A Perilous “Advice of Counsel” Defense Results in Disclosure

Houston Medical Times May 2017

Stuart M. Gerson, a Member of the Firm in the Litigation and Health Care & Life Sciences practices, in the firm’s Washington, DC, and New York offices, authored an article in the Houston Medical Times, titled “A Perilous 'Advice of Counsel' Defense Results in Disclosure.”

Following is an excerpt (see below to download the full article in PDF format):

Parties in both civil and criminal cases where fraud or corporate misconduct is being alleged frequently attempt to defend themselves by arguing that they lacked unlawful intent because they relied upon the advice of counsel. Such an assertion instantly raises two fundamental questions: 1) what advice did the party’s attorney actually give?; and 2) what facts and circumstances did the party disclose, or fail to disclose, in order to obtain that opinion? To answer these questions, it is well understood that raising an advice of counsel defense consequently waives attorney/client privilege. But what about the so-called “attorney work product” doctrine? While attorney/client privilege protects confidential communications between clients and their lawyers related to seeking or obtaining legal advice, attorney work product is protected because it includes the analyses and strategies prepared by and for the attorneys themselves in anticipation of litigation or other adversarial engagements.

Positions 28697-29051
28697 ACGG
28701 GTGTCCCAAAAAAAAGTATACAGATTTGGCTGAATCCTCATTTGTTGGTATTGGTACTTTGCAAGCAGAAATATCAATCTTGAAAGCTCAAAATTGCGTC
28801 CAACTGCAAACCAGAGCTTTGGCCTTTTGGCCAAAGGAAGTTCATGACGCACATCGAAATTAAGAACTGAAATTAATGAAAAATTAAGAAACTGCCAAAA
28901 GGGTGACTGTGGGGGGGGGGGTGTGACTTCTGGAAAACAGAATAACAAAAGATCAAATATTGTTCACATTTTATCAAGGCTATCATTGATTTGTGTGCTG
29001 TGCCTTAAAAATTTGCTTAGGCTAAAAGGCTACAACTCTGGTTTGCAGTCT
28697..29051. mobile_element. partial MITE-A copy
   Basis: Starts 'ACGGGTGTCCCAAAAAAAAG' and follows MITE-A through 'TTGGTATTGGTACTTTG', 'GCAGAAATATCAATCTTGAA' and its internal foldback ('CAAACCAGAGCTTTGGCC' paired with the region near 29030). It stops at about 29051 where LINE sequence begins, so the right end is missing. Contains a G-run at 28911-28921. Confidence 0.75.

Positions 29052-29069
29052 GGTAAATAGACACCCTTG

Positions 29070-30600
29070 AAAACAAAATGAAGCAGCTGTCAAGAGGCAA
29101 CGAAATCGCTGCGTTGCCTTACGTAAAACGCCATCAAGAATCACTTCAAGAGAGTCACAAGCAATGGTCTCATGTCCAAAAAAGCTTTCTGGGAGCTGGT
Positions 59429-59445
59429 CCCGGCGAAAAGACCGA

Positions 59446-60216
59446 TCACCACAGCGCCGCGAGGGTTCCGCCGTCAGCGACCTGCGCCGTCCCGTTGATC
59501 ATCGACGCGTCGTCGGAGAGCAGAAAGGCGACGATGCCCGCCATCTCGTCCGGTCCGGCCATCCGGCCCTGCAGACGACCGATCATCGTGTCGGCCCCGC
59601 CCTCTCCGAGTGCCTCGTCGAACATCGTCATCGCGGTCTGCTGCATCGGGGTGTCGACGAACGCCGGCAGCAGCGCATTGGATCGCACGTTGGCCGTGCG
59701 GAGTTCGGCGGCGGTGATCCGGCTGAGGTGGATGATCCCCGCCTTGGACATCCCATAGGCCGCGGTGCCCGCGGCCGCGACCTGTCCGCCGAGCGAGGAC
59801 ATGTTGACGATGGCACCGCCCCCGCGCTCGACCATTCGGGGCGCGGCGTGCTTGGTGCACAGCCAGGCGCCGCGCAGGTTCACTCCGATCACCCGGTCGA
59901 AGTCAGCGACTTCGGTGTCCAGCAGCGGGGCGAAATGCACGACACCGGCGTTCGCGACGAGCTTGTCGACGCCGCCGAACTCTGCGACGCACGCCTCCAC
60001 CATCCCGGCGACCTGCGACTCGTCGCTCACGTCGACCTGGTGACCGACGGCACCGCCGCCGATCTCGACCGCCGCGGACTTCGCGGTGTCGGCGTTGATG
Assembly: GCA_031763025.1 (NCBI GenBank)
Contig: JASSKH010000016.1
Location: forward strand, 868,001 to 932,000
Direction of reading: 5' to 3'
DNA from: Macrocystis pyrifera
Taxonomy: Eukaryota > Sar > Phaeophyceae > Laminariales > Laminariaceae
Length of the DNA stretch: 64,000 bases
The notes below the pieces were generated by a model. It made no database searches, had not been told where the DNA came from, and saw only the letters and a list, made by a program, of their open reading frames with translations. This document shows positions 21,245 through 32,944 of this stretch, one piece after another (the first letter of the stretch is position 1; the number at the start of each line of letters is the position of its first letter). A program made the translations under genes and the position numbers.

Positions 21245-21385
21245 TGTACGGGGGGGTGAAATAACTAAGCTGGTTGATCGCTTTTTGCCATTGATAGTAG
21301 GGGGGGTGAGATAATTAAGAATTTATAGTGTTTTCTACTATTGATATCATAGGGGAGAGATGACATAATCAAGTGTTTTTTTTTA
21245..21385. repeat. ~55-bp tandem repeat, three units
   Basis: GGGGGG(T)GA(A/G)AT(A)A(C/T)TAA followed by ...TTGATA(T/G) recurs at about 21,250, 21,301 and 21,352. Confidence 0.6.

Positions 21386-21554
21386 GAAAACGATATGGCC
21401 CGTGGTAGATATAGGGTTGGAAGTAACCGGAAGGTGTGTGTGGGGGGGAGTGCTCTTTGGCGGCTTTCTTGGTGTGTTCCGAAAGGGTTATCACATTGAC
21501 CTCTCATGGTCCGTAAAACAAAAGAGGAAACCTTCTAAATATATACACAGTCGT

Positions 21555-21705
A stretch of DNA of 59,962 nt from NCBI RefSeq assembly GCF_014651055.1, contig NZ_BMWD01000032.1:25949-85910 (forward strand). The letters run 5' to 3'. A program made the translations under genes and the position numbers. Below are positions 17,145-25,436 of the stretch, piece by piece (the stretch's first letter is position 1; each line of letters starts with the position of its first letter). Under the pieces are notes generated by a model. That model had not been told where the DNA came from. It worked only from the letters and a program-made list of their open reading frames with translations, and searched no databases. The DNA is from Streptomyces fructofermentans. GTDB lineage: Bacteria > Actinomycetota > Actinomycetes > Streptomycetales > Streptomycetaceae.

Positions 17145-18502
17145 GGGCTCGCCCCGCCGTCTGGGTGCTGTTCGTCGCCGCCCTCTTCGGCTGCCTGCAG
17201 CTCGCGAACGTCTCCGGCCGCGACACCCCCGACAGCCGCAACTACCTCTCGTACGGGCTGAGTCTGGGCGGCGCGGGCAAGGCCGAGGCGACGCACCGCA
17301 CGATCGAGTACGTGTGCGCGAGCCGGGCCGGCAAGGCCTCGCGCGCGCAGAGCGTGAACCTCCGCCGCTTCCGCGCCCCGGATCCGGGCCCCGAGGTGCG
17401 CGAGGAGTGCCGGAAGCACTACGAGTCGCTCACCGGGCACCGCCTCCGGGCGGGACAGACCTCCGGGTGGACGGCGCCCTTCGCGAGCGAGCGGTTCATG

Should assertion of advice of counsel expose the attorney’s work product to discovery? A cautionary analysis of that question was provided recently in the District of South Carolina, where the defendants in a False Claims Act lawsuit who asserted an advice of counsel defense were ordered to hand over to government prosecutors all attorney communications related to an alleged Medicare kickback scheme. United States ex reI. Lutz v. Berkeley Heartlab, Inc., 2017 BL 111755, D.S.C., No. 9:14-cv-230, April 5, 2017).

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